These social impacts of a more speculative sexual practice are often simplified by mainstream media. HBO’s Westworld might be attempting to question the nature of consciousness and intelligence, but when it comes to sex, the show’s message never really advances beyond, “have robot, will fuck.” Similarly, if we examine depictions of VR sex (I’m recalling Arnold Schwarzenegger’s little romp in Total Recall) the social consequence of being able to have constant idealized sex aren’t really discussed.
By contrast, Troels Ken Pederson’s larp My Girl’s Sparrow zooms in on the physical aspects of sex in a futuristic world where VR is the only (acceptable) mode of sex. In Pederson’s game, the near-future world considers meatspace sex to be gauche and gross. The freeform game’s main focus is on a group of friends who rent a cabin for the sole purpose of taboo physical intimacy, and much of play consists of describing, in minute detail, the blow-by-blow of your sex acts. The game never feels pornographic, however. Rather, the detailed erotic descriptions serve to highlight the fact that these characters never get to do this in real life. “Sex isn’t an indeterminate mass – its details matter,” Pederson writes. “What we do together and how we react to each other says a lot about who we are.” How does it feel?, the game asks of you, and then constrains you further by forbidding you to ever discuss your feelings. How does sex feel when the norm is taken away from you? Or under another interpretive light, how does it feel to have queer sex?
The concept of feeling and sensation is studied through a different lens by Kat Jones and Will Morningstar in You Inside Us – another title in the Honey & Hot Wax anthology of erotic art games I mentioned earlier. In this two-player larp, one player takes on the role of a human colonist of a distant planet, while the other plays an alien symbiont that comes to live inside the body of the former. The game asks us to examine the physical sensations we might often take for granted, and ask ourselves what physical pleasure and eroticism really mean. The two players, who maintain some form of physical contact throughout the game, describe mundane actions the human performs with their body in their day to day, and explore how it feels now that an alien is in residence. Has the nose become an erogenous zone? Does the act of eating soup now trigger tingles down one’s spine? “Be indulgent, intense, and weird,” the designers urge you, because the game is about, “making familiar sensations alien, [and] making alien sensations real and intimate.”
Jones and Morningstar position sex as something present within the banal, quotidian world. In the tiny, indie video game Stick Shift, Robert Yang does the same – only he focusses on the hyper specific act of, well, masturbating a car. Or perhaps you’re masturbating yourself via the car? Or is the car just your kink? Either way, Yang asks:
“What if sex in games was something we did, instead of something we obtained? One way to do sex is to see sex everywhere. Sex here, sex there, sex behind yonder tree!… and sex through the tender caresses that seduce gay cars everywhere.”
Yang, Jones, and Morningstar want us to normalize sexuality, want us to explore erotic possibility where society says there is none, want us to break out of the confines of “here and a this time are when you receive sex, as a result of this action.” By replacing “ordinary” with “sexual”, these games allow us to reject heteronormative dicta of what constitutes sex, give us permission to question what we ourselves desire, what we lust for, and what, for each of us, makes sex sex.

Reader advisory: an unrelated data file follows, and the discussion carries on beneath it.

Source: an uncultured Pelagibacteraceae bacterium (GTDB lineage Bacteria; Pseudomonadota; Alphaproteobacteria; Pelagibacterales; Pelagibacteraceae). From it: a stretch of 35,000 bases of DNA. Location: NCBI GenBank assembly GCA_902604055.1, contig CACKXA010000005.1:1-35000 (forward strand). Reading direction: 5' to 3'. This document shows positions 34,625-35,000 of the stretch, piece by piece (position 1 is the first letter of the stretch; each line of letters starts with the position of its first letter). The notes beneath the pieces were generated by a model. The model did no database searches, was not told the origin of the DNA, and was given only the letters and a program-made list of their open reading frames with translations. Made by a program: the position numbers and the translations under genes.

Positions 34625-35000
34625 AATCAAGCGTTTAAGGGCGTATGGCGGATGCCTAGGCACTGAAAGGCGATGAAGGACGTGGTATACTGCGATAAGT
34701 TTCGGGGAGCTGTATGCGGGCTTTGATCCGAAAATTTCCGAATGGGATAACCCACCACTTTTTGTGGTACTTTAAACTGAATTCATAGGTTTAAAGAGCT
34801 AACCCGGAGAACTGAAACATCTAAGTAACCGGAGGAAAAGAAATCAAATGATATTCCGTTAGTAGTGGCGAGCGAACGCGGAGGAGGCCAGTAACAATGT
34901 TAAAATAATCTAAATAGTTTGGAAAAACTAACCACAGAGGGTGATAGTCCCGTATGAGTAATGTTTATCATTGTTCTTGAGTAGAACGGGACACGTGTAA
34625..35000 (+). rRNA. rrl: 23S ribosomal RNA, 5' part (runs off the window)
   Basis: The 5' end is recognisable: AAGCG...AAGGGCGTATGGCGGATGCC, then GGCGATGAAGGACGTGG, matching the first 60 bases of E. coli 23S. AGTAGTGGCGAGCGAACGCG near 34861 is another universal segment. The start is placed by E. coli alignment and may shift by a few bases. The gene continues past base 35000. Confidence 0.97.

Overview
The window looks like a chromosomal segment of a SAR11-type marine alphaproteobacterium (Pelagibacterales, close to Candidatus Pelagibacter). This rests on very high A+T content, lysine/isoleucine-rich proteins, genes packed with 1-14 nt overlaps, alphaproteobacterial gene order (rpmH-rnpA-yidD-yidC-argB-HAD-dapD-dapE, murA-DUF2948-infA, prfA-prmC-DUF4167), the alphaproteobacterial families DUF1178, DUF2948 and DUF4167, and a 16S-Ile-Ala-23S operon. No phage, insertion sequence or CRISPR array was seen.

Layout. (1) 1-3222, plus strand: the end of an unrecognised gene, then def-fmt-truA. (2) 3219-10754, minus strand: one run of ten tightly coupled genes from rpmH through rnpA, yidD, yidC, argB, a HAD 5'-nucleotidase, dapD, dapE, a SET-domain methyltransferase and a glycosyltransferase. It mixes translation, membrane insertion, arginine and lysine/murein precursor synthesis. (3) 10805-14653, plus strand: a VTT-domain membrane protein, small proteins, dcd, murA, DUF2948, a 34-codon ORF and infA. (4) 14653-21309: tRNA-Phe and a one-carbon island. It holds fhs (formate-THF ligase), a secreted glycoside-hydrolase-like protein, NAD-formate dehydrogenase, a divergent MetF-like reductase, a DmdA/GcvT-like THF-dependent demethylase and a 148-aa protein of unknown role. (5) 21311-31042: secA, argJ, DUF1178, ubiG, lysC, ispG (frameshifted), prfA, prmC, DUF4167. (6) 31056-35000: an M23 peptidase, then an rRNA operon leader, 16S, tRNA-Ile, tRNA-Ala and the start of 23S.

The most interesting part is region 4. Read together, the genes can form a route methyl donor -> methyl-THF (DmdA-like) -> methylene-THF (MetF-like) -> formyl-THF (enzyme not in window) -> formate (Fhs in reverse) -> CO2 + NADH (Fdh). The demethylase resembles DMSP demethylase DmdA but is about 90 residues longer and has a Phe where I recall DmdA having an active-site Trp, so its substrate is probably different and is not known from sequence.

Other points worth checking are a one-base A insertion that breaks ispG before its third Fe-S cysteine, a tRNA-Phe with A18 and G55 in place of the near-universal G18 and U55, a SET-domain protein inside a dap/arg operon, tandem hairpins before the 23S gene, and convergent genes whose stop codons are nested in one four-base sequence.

Finally, on the topic of queerness and sex, gender must inevitably come into play. Gender and the possible deviations from our binary norm are still relatively taboo topics in mainstream media. More than fifty years after Le Guin’s The Left Hand of Darkness, where the inhabitants of the planet Gethen have no gender as a default and shift gender once a month, most science fiction does little to speculate on our notions of gender. Now consider Avery Alder’s indie tabletop roleplaying game Dream Askew. You play members of an enclave of queers, attempting to “live, sleep, and hopefully heal” and maybe carve out a utopia in a post-apocalyptic world. At character creation you choose a gender. The game, however, eschews, “male” or “female”, and instead presents a variety of new options: “gargoyle”, “dagger daddy”, “ice femme”, “raven”. Alder writes:
“Creating a character in Dream Askew involves contending with gender, but it’s a gender exploded, extracted from the society intact and made mutant. What do some of these words even mean? […] When you encounter a gender word, imagine. Ask your fellow players. Flirt with a search engine. If nothing comes up, invent. No matter how you come to your initial understanding, it’s yours to continue to define through play.”
Not content with simply offering new ideas about gender, Alder encourages players to come up with their own, and in an unusually intersectional move, links these gendered markers to other dimensions of identity like ethnicity or social class.
If speculative fiction is to offer us a vision of a better, queerer future, we need to stop ignoring a facet of the human experience as significant as sex. Like Sense8 with its multi-gender psychic orgy, Black Mirror and its virtual-crossplay-coitus, or the legion of indie, underground games that explore the hornier side of life, sci-fi and fantasy media should strive to explore the future of fucking. We should be unafraid to poke at our conceptions of gender, prod our communities and reactions to intimacy, and probe at our kinks and desires. We need to play more with sex.
The Effing Foundation for Sex-Positivity’s mission is to reduce sexual shame and normalise conversations around human sexuality by fostering sex-positive art and education. Two generous grants from them was what made “Honey & Hot Wax” possible. You can donate to The Effing Foundation here.